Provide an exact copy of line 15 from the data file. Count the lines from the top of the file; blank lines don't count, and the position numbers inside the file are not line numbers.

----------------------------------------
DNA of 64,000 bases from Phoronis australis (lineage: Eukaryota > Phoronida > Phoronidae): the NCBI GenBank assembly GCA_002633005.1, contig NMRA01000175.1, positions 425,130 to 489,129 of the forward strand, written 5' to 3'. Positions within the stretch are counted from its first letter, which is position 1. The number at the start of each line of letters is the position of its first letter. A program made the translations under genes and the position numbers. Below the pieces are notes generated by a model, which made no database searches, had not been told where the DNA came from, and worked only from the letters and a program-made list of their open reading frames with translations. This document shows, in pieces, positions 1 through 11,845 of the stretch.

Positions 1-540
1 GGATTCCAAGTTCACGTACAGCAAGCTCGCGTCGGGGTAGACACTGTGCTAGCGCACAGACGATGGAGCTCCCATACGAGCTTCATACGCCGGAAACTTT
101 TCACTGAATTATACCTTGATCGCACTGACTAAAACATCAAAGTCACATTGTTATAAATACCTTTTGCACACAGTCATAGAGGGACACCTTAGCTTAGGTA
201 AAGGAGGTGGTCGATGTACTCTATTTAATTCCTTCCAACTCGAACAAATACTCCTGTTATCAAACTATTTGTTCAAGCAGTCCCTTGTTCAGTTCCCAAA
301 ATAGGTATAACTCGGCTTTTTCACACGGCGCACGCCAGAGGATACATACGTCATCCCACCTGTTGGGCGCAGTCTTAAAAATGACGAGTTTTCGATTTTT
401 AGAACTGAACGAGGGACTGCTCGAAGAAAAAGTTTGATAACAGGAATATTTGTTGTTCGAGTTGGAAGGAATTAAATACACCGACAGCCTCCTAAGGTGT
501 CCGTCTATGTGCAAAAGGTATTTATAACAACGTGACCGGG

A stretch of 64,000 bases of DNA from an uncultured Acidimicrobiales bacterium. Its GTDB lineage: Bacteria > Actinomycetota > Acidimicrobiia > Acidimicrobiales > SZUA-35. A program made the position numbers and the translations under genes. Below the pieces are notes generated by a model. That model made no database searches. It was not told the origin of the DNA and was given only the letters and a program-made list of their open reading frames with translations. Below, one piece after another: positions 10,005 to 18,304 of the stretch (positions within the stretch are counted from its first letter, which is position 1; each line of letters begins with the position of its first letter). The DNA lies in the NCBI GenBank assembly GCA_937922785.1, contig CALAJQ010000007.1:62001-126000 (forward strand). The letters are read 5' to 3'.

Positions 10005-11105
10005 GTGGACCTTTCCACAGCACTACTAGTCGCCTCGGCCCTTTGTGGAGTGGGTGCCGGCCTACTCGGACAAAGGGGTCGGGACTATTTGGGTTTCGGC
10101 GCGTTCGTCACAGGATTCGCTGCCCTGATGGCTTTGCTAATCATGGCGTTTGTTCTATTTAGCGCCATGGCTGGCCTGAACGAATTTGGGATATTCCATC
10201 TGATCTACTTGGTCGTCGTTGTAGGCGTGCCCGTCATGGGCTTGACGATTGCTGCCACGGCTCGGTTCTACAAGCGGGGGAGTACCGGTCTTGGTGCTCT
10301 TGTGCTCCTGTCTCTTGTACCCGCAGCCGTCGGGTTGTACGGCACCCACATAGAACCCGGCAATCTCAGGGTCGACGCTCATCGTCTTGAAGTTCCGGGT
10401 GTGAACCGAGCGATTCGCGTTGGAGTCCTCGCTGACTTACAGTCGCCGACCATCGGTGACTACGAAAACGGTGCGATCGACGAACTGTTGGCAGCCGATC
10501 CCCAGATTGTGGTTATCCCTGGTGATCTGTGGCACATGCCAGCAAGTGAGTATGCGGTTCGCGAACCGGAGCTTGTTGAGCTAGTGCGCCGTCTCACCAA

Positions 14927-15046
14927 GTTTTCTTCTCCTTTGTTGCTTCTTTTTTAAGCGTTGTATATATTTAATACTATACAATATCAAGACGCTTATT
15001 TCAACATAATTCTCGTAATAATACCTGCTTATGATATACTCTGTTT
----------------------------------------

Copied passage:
10401 GTGAACCGAGCGATTCGCGTTGGAGTCCTCGCTGACTTACAGTCGCCGACCATCGGTGACTACGAAAACGGTGCGATCGACGAACTGTTGGCAGCCGATC